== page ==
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UK exports neonicotinoids

Revealed: UK and EU exporting thousands of tonnes of banned bee-killing pesticides to poorer countries
UK exports neonicotinoids

EU countries and the UK are exporting thousands of tonnes of banned, bee-killing pesticides to low- and middle-income countries, an investigation by Unearthed and Public Eye has revealed.

Between September and December 2020, EU countries issued notices of plans to export more than 3,800 tonnes of neonicotinoid pesticides which are banned for outdoor use in the EU because of the environmental harm they cause.

Exporting ‘a worldwide threat’

The IUCN has described these pesticides as ‘a worldwide threat to biodiversity, ecosystems and ecosystem services’.

The European Commission itself considers this threat so serious it plans to ban the import of foods containing any detectable trace of the neonicotinoids thiamethoxam or clothianidin, stating ‘we would not find it acceptable that the production of food for import into the EU leads to or poses a threat of serious adverse effects on pollinator populations at global level’.
Meanwhile, the EU continues to permit the production of these ‘neonics’ for export and use elsewhere.

The revelations raise the spectre of the EU banning the import of products from the global south on the grounds they are coated with pesticides exported from the EU itself. 

The countries exporting neonicotinoids

More than 90% of the exports by weight were to low- or middle-income countries. 65 countries were notified of banned neonicotinoid shipments from the EU.

The top destinations by weight of active ingredient included Brazil, Russia, Ukraine, Argentina, Iran, South Africa, Indonesia, Ghana and Mali.

Eight EU countries exported banned neonicotinoid pesticides: Belgium, France, Germany, Spain, Greece, Austria, Denmark and Hungary, as well as the UK.

The EU banned the outdoor use of the neonics thiamethoxam, imidacloprid or clothianidin  in 2018, in what was described by UN agencies as evidence of a growing consensus on the ‘need to severely restrict their use’ due to the ‘high hazard they pose to the environment’.

‘This is the highest form of double standards exhibited by these EU countries. They are prioritising profits at the expense of the people and the planet. It is time for low- and middle-income countries to pass laws that protect their people and environment from these toxic chemical imports.’

Greenpeace Africa

Exports to Brazil

The Rotterdam Convention forces all countries exporting pesticides banned on their own farms to notify the recipient.

Banned neonicotinoid exports from the EU became subject to the Convention on 01 September 2020. This allowed Unearthed and Public Eye to identify for the first time all notifications of banned neonicotinoid shipments out of the EU using Freedom of Information requests.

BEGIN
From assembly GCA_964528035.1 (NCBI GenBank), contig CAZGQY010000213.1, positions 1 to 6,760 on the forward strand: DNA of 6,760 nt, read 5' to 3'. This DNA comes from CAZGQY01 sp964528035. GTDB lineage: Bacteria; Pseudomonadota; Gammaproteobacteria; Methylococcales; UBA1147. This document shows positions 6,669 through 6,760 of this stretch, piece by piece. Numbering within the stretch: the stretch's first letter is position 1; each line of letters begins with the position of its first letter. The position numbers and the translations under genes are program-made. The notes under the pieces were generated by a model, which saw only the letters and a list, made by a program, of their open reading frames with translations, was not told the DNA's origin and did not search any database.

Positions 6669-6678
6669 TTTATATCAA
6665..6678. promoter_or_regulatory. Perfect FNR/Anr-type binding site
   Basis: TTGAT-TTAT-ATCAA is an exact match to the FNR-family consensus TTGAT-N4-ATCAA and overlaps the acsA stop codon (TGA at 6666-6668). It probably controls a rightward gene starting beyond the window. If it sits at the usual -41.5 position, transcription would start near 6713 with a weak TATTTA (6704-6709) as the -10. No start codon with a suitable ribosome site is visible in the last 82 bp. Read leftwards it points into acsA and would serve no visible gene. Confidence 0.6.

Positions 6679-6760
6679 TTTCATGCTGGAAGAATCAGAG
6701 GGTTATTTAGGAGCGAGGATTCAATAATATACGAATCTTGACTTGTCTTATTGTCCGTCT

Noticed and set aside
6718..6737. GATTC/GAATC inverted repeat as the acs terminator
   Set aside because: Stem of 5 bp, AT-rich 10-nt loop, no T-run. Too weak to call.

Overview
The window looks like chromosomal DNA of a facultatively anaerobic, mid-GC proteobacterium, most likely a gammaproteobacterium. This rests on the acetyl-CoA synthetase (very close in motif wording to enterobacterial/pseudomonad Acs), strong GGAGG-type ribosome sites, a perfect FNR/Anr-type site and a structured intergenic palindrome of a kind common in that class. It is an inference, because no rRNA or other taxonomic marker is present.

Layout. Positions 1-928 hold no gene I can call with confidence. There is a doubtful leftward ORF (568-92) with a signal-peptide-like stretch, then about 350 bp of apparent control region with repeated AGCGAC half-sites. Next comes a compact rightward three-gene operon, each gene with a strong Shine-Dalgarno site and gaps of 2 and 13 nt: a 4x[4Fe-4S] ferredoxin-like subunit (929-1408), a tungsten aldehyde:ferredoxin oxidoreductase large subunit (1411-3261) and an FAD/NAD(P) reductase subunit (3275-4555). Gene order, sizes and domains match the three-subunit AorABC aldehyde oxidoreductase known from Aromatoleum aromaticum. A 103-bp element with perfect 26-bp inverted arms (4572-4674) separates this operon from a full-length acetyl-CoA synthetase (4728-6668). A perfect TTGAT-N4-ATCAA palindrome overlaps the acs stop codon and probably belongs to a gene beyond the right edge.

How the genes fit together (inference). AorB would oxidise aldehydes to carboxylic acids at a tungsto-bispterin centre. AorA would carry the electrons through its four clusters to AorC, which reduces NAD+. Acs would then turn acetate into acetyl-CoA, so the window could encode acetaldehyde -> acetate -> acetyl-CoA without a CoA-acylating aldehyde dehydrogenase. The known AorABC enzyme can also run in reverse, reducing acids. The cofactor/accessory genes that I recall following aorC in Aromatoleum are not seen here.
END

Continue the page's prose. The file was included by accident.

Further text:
Close to half of all the notified exports of banned neonicotinoids from the EU were destined for Brazil. Brazil is host to up to 20% of the world’s remaining biodiversity, as well as being one of the biggest importers of highly hazardous pesticides which directly threaten this biodiversity.

‘This summer, more than 177,000 people called on the German government to ban the export of highly hazardous pesticides from Germany. The new German government must finally initiate this export ban and at the same time withdraw its support for the EU-Mercosur trade agreement which will increase the exports of dangerous pesticides to find their way to the Mercosur countries like Argentina and Brazil.’

Trade campaigner at Greenpeace Germany

Companies behind exported neonicotinoids

Chemical giants Bayer and Syngenta were responsible for close to 90% of the EU exports of banned neonicotinoids.

Syngenta was the first to put neonicotinoid thiamethoxam on the market in the 1990s, and Bayer was the first to commercialise neonicotinoids imidacloprid and clothianidin. Seven other companies also shipped banned neonicotinoid products out of the EU.

Why neonicotinoids are banned

Neonicotinoids are designed to kill insects by attacking their central nervous system. They are systemic, meaning they render the entire plant toxic to insects.

They are not readily biodegradable, persist in soils and can easily contaminate waterways, lakes and groundwater.

The European Commission last year committed to ending the manufacture for export of chemicals banned for use in Europe.  However, it is still ‘assessing various options’ for how to do this, and does not expect to have a concrete proposal until 2023.

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